Many silly people argue, in effect, that how the poodle acts in the interim is salient to the greenhouse effect. Poodles are extremely nonlinear systems. And of course the situation seems salient to the poodle as it yaps and hopes, but a metal box with glass windows in the sun does its thing, no matter how complex the saga which plays out inside it.

The heavy burden of proof must be upon those who insist that the laws of physics do not apply in every case; and their own belief systems may not easily bear close scrutiny.

that post was NOT about climate change other than it being one of many environmental externalities that are long term in nature. I will posit this though: Im not sure whether human carbon burning is 5% or 95% of climate variation, but Im reasonably sure that whoever believed in climate change being largely due to human forcings 2 years ago, and whoever believed it was due to non-human forcing 2 years ago, are roughly those same camps today -those that were on margin waiting for facts were a very small % of people indeed. In any case, other than the self-deception angle, that was not point of this particular campfire so lets not bring AGW facts, from either side, into tonights discussion. thx

Agreed, was just keeping the balance. I've also flagged the comment. The comment I replied to was indeed, of course, arguing about climate change.

The poodle metaphor may need work.

Its easier if you assume a spherical poodle of uniform density, and in a vacuum.

are you guys really that geeky?

You apparently haven't been around here long enough or you'd know that the answer was, *YEP*!

The Society for the Protection of Animals is investigating this post.

Well, Nate is the king of wishful thinking on this Saturday. FMagyar closes out the conversation in one post, so maybe we need to think of different questions to ask regarding his happy dream. A wise man once said, it's not the answers that science finds, but rather which questions that science chooses to ask, that are the most important.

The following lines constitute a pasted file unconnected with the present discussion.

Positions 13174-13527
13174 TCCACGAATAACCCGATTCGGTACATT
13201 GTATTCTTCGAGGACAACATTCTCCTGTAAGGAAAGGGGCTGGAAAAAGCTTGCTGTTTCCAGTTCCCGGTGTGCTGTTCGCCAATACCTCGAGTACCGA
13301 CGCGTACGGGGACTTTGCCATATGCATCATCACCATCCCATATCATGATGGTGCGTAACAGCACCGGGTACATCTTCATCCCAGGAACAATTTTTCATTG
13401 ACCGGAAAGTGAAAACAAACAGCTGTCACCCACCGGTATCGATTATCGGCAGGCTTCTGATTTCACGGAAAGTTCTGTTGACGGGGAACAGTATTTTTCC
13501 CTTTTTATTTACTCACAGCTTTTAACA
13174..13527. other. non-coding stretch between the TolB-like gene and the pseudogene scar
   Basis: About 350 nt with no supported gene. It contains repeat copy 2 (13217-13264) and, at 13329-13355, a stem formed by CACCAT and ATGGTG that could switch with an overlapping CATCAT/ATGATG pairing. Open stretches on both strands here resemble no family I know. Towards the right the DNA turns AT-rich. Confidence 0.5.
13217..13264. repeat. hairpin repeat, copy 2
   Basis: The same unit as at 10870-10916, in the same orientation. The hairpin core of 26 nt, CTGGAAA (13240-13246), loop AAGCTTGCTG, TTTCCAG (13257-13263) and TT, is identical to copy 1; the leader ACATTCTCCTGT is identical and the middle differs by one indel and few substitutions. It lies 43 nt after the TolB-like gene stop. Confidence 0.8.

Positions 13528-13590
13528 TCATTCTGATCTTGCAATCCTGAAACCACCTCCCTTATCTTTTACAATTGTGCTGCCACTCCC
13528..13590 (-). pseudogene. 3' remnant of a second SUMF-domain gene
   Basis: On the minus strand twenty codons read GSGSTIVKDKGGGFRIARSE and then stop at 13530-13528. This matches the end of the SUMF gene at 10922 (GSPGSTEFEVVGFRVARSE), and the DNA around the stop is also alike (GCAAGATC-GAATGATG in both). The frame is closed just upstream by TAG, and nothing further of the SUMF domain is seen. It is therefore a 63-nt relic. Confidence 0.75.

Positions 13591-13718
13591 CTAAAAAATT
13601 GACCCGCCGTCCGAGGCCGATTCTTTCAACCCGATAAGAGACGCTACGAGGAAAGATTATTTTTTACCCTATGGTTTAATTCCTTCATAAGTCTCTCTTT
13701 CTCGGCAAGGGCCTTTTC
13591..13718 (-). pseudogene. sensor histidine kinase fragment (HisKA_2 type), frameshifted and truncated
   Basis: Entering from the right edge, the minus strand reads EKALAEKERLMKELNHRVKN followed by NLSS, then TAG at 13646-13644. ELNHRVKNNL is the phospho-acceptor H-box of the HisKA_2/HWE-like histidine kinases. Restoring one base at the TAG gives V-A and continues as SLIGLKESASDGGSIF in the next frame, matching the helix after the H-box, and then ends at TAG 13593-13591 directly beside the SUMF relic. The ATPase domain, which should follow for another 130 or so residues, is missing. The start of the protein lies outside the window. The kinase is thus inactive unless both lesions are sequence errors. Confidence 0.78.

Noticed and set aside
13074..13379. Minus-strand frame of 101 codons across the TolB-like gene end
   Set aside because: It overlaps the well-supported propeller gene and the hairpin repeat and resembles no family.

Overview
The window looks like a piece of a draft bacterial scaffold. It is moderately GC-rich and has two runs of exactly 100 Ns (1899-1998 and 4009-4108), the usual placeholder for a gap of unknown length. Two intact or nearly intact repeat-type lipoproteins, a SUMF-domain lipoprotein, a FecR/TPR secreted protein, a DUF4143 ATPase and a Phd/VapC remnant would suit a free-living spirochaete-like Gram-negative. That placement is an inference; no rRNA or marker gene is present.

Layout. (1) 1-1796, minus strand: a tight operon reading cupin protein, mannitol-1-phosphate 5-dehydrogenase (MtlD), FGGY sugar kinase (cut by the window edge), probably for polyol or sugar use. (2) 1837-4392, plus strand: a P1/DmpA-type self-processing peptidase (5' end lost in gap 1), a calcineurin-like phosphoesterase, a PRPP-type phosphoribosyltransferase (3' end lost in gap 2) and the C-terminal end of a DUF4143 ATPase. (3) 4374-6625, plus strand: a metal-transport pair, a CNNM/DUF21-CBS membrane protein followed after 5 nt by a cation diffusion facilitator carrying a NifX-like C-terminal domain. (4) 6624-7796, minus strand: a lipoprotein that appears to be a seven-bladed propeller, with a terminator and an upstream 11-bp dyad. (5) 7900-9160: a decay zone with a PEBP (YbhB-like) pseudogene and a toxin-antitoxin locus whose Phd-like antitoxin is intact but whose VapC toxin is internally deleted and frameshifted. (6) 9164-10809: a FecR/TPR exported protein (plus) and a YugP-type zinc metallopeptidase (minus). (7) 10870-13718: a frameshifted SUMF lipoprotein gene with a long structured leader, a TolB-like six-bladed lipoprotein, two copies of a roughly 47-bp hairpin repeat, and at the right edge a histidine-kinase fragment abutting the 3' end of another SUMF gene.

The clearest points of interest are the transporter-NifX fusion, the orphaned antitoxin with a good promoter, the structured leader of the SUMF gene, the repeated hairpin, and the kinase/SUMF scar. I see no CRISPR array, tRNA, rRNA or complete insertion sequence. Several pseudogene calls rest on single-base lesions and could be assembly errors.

Regarding the questions, I would only add:

1. If such an unlikely press conference were to take place, with the icons of modern industry and intellect doing a complete about face on resource availability and limits to growth, what would happen? If you wait long enough, the strait jackets turn into nobel prizes. Schopenhauer said, All truth passes through three stages. First, it is ridiculed. Second, it is violently opposed. Third, it is accepted as being self-evident. We're on the verge of the third stage, with these three clown as representatives of stage two.

2. Is blogging, public analysis, social critique, etc. found on the internet, more of a social relief valve than a real attempt at changing the future? In other words, is the vast undercurrent of angst and opinions of what is wrong with our trajectory just a 21st century passive variety of self-expression, ineffectual at impacting real events? Blogging on the internet is both high quality embodied information (in the form of subversive paradigm-changing communication that contradicts the MSM power elite) and also random, spurious entropic heat release of a civilization that doesn't know what to do with too much energy at their disposal, so to speak. The problem is the differentiation of the two when there's a firehose of information coming at you, especially if you don't have a functional conceptual framework on which to hang the cogent pieces as you sift through the mess.

3. Is there any time in history in the liminal space between paradigms, where the most authoritative voices of the dying model were the ones to articulate the model was dying? IOW, if things are badly wrong, wouldn't listening to the most successful people at the top be the wrong strategy, as they got to that position from being the most ambitious/skillful/invested in the current paradigm? Uh, no. Einstein agreed, with his quote about not being able to change from within the paradigm. That's why collapse is such an effective tool for cleaning the house.

Mr. Lehrer, I'd like to pose an additional question to your august panel, particularly Mr. Buffet, who is a particular hero of mine [gag]. Mr. Buffet, you're good with numbers, and are known as a savvy investor. What's the best way out of our economic mess?

Mr Buffett's reply: Well little girl, I would like to add some comments that further describe our Ponzi economy, and suggest a solution that transcends the current paradigm. There is a long tradition of financial entities only holding symbolic representational metals and then currency that in no way matches the dollar value of holdings. This tradition dates back to the 1600s, when banks first started fractional reserve lending. As the process worked and the bankers gained power, the process intensified, and was extended, again and again, until we do truly have a Ponzi scheme of endlessly leveraged paper products and a financial-insurance-real estate economy of useless eaters and paper pushers getting rich off of the backs of the real economy, fueled by a massive store of ancient sunlight, in a massive, blow-off top.